CAMERA  PHONE  VS  DIGICAM

MANILA, August 30, 2005
 (STAR) TXT IN D CITY By Patrick R. Garcia BIDSHOT WIRELESS SERVICES - If you are a father of toddler kids like I am, you definitely would look forward to the day you can rid yourself of having to carry a digital camera to practically every occasion imaginable. I, for one, cannot even remember having both of my hands free at a kiddie party! In fact, the sight of fathers at kiddie parties doing balancing acts with their digital gear in one hand and party food in the other is utterly hilarious.

On the new handset front, Iím certain you have come across numerous press releases on current advances being made by handset makers on their camera phone models. I have seen a Samsung handset that boasts seven megapixels with strobe flash bundled with cutting-edge imaging and printing solutions. But the question that rages in my mind is, would I trust a camera phone to actually capture a truly unique moment like my childís first glimpse of the world?

I certainly would not have when my son was born two years ago when I still had my Nokia 6600 VGA camera phone. But letís say I was already sporting then my current unit, the Nokia 6680 1.3-megapixel with flash. Would I actually take that risk of having blank pages in my sonís childhood photo album? I still probably would not risk it, but I had the opportunity last week of putting this to a real test as my friendís wife had just given birth and I was the designated photographer.

I arrived at the hospital armed with my old Sony two-megapixel digicam so the fight would be matched against my 6680. There I was playing photographer and trying to juggle two devices while struggling to capture precious moments Ė truly, it was a battle. I almost dropped my camera phone several times and of course, the new father also thought I was insane doing this test now of all times. When I got home that evening, I immediately ran to my PC to upload the photos I took on both cameras. I first looked over the images captured with my camera phone. A good number of the shots were album-worthy, except for some that were blurry caused by either subject or hand movement.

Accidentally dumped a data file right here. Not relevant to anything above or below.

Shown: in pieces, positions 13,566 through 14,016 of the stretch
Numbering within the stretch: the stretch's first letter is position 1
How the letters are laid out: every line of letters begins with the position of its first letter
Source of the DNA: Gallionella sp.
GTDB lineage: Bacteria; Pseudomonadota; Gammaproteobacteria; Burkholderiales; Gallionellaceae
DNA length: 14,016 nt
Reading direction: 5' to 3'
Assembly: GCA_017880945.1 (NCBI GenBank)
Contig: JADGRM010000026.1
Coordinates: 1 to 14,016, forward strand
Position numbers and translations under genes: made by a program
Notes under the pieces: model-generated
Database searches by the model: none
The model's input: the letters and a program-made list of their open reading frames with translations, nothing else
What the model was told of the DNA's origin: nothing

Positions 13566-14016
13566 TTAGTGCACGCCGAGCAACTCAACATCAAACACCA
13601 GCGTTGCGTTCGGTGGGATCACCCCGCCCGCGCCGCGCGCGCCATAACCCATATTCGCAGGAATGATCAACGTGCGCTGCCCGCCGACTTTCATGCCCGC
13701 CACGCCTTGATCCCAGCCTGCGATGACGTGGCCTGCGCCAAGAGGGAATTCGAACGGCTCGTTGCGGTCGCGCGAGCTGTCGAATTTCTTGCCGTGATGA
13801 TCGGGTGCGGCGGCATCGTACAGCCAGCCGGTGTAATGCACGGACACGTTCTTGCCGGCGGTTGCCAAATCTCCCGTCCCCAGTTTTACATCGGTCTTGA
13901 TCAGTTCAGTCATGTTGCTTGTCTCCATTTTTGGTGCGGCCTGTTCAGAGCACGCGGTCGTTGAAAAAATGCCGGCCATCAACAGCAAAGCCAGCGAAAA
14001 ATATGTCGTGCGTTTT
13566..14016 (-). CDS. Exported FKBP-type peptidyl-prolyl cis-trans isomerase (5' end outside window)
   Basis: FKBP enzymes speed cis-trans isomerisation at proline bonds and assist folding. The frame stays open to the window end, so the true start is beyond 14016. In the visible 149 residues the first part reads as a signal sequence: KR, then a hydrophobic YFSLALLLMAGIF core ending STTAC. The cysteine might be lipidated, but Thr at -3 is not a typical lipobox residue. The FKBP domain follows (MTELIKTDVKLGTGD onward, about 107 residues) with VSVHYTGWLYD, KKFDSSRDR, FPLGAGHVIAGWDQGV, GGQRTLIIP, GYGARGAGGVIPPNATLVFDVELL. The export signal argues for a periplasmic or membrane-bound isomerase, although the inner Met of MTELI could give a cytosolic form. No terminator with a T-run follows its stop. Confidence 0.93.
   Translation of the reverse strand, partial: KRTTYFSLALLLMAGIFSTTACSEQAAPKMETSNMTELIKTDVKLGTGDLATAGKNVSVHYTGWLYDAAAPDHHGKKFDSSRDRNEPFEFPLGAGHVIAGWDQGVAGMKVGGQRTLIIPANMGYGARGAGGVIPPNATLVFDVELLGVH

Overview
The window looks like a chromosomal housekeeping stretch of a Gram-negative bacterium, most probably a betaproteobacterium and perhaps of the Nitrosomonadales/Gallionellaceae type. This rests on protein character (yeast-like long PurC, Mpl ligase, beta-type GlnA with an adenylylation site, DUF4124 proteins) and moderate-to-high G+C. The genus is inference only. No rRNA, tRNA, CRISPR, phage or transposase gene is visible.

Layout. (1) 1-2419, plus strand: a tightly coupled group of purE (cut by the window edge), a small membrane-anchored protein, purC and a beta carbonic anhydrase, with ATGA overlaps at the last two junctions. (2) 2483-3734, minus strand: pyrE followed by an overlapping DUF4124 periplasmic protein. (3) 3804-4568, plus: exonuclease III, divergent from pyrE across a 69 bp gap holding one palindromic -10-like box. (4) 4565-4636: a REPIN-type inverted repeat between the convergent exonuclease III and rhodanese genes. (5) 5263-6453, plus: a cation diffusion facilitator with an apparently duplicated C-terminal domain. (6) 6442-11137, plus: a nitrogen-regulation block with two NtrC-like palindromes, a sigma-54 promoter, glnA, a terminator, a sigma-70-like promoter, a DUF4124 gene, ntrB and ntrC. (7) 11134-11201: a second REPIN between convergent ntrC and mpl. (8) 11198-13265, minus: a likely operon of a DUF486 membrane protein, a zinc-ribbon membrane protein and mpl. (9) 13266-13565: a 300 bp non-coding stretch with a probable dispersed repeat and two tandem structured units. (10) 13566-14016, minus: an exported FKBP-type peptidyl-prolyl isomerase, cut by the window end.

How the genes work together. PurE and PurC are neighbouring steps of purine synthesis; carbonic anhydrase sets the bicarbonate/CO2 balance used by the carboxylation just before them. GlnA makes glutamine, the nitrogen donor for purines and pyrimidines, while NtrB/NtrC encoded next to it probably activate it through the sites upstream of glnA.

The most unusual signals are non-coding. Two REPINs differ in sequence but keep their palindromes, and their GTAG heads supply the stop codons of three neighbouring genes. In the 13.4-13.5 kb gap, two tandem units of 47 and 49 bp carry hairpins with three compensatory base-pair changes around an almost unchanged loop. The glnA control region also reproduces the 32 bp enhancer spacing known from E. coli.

As I compared them to the images taken by my two-megapixel camera, I immediately noticed the sharpness of the digicam photos. Did the 0.7-megapixel difference really matter? The Nokia 6680 had an image quality far superior than prints from photos taken with my old 6600 low-resolution VGA camera phone and that would explain why I currently utilize my 6680ís camera function more. The 6680 has 6x digital zoom and slide for camera protection, advanced camera modes, settings for night, brightness adjustment, image quality, self-timer and white and color balance tone settings. These are really impressive features and may just qualify the 6680 as a main imaging unit, but all these specifications should be placed in the proper perspective.

The camera phone is more than adequate for spontaneous shots, MMS messages and e-mail attachments, but letís delve deeper into our points of comparison. Iím no photo pro but I believe there is more to a digital camera than megapixels, so itís hard to know if the digital imperfections Ė especially the overlaps between objects, people, colors and backgrounds in any given photo Ė are a function of resolution or the image-processing engine inside. A digicam with the same 1.3 megapixels as the 6680 might produce better shots because the image processor isnít competing for space within the camera phone nor are the photo functions an additional manufacturing expense in a digicam as they are in a camera phone.

So with that logic, it would be safe for me to surmise that the time has not yet come for non-photo buffs like me to rely exclusively on a camera phone, but the 6680 is definitely headed there. I recently read in a telecoms study that by the end of 2005, there will be over a half-a-billion people with camera phones. To add, a statement made by a VP of Nokiaís Multimedia Division indicated that the camera phone market would grow four times the digicam market this year. I, indeed, relish the opportunity to leave my digicam home altogether and have my hands free at kiddie parties.

Patrick R. Garcia is the managing director of Bidshot Wireless Services. For comments or suggestions, e-mail txtcity@yahoo.com.


Reported by: Sol Jose Vanzi

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